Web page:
Tom Ramcigam (magicmarmot) wrote,
Tom Ramcigam
magicmarmot

After seeing a couple of low-budget (like really extremely low-budget shot-on-video direct-to-DVD) movies that have MPAA ratings screens on them, I was curious about what it takes to get an actual MPAA rating, so I went to the MPAA website to check.

If you've been following along, I am gratuitously involved in the independent film "community", and I enjoy the hell out of small low-budget productions even if they're not fantastic by Hollywood standards.

The MPAA is completely a wonk of the Hollywood studio system. 90% of the content of their website is rabidly about pirating of movies and what you can do to not be a pirate, including not making any copies whatsoever of any media that you have or showing DVDs to friends in your own home. Apparently having friends over for movie nights funds drug dealers and terrorists. And it hurts those hard-working studio people, from the execs down to the lowly grips and P.A.s (well, except for the writers), because they lose out on all that money that would have been made had all of those people who watched a pirated movie paid the full retail price for it each and every time.

Okay, here's the thing. I am against piracy in it's greed form, where somebody makes an organized effort to duplicate copyrighted materials and sell them for profit. I think that making ten copies of a DVD that you own and giving them out to friends is wrong because there are legitimate channels where you can purchase copies of the DVD and feed those ever-hungry distributors (though I'd much rather feed the filmmakers themselves).

But showing a DVD to a bunch of friends? I have actually purchased DVDs that I would not have otherwise because I saw the movie at a friend's house. And despite the DMCA, I would love for somebody to show how if I rip a DVD and store it on my hard drive so I can watch it on my own home network in any way takes away from a studio's bottom line, or takes that last scrap of leftover pizza crust out of the mouth of that P.A. in Fresno.

And let's not bring into the fray the much-touted writer's strike, which affects the below-the-line film industry workers a hell of a lot more than the claims of lost wages due to piracy. Yeah, the studios are really looking out for the little guy

I finally found the rate structure and submittal procedure for an MPAA rating, buried in the back somewhere out of the way: for a movie that is over 30 minutes long, the absolute minimum that it costs is $2000.00 for a screening, and their screening system is based around couriered delivery to their office. They will accept submittals by shipping, but it must be delivered the day prior to the scheduled screening.

Kindly suck my balls.

Look, if I was producing a movie that was actually destined for wider theatrical release, I'd actually consider an MPAA submission, because then it would make sense. In my eyes, that is the only reason to have an official MPAA rating on a movie, other than the possible soccer-mom-at-Blockbuster effect, and let's face it, the kind of movies that I make aren't really soccer-mom material. $2000 isn't exactly kitty feed, particularly at my budget level.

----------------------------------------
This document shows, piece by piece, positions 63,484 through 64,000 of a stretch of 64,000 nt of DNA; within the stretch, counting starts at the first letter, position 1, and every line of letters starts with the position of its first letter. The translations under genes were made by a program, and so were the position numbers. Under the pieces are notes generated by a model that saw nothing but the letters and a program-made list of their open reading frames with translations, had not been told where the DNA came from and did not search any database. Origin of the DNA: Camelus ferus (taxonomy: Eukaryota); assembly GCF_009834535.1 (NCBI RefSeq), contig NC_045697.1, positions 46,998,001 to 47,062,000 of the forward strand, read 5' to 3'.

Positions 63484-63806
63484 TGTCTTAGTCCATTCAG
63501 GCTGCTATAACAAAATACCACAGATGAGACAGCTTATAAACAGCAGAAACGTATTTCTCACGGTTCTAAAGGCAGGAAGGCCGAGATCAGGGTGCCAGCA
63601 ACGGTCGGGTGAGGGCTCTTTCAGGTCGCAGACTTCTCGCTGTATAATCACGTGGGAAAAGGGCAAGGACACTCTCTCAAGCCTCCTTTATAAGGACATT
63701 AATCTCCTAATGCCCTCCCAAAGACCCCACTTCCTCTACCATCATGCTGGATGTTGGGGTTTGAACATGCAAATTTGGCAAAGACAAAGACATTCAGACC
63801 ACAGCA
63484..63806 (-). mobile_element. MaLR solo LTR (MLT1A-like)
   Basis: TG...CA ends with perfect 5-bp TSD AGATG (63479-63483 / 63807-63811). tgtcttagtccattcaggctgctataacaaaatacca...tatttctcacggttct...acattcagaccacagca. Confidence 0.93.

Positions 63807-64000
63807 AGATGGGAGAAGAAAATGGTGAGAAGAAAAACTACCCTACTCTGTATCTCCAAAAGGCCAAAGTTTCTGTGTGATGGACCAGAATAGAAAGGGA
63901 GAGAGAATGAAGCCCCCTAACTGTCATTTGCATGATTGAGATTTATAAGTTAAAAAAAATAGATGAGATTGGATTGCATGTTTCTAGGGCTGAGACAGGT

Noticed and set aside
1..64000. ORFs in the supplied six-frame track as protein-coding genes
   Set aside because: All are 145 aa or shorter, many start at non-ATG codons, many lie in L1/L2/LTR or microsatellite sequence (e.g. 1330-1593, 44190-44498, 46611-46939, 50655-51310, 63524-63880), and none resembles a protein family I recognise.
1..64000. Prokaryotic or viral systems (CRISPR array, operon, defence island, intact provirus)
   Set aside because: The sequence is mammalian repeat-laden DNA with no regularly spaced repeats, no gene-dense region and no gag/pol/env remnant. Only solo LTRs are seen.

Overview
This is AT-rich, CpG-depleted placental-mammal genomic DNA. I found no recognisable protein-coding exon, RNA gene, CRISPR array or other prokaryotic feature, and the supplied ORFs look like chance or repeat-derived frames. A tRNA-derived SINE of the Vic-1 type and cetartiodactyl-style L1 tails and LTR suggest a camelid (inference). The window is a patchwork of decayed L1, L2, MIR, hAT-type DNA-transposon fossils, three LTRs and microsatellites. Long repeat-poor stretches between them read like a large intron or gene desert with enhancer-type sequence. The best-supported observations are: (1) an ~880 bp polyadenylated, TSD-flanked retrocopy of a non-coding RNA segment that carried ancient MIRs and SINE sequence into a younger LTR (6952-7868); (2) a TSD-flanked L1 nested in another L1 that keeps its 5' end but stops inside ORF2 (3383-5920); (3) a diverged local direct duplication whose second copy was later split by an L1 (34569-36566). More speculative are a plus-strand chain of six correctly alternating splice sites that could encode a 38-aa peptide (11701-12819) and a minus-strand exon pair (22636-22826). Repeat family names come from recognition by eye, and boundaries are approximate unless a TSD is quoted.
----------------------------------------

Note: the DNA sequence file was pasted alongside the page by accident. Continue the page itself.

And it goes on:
Personally, I like the concept that is being employed by such bands as Jagged Spiral (insert pimp mode here), where you can download their entire album for free, and you can make donations as you see fit. Toss a couple of bucks into the kitty as it were (though not an actual kitty, that would just be wrong).

I'd like to do DVD sales, as long as the logistics were easily handled, but include a copy clause that if you copy the DVD to give to someone else, you pass along a fiver to the filmmakers. Really, if you like a movie and you want to give copies to friends, wouldn't you feel that five bucks a pop is reasonable? Or at least something? Hell, if I shoot a movie for $15,000 and it makes back $15,001 then I'm more likely to make another one. At five bucks a pop, that's still 3000 copies plus a dollar tip from some generous soul.

And if you don't like the movie, why the hell would you pass it along? It's a sort of self-fulfilling prophecy: the better the movie you make, the more likely you are to make your money back.

Okay, in that context, "better" is devoid of anything but subjective substance, but you know what I mean.

Then there are movie nights. Gather a bunch of friends to see some movies that you might like, that get spread through word-of-mouth. That seems like a fine way of getting more people interested, because unless you're planning a serious torture-fest, you're going to want to show movies that have at least some entertainment value. You don't want to show real dismal dreck (such as My Wife and My Dead Wife, Vamps 2: Blood Sisters, Ankle Biters, or any given Uwe Boll film).

(Note to self: dear ghod, the guys from Ankle Biters made more movies and got them distributed. And Uwe Boll has a freakin' laundry list of movies after Dungeon Seige Tale, four of which are complete, five in post-production, and two in pre-pro. Why does this blight of the silver screen still get money?)

Gah. Budgets suck ass.
Tags: filmmaking, fuckoff
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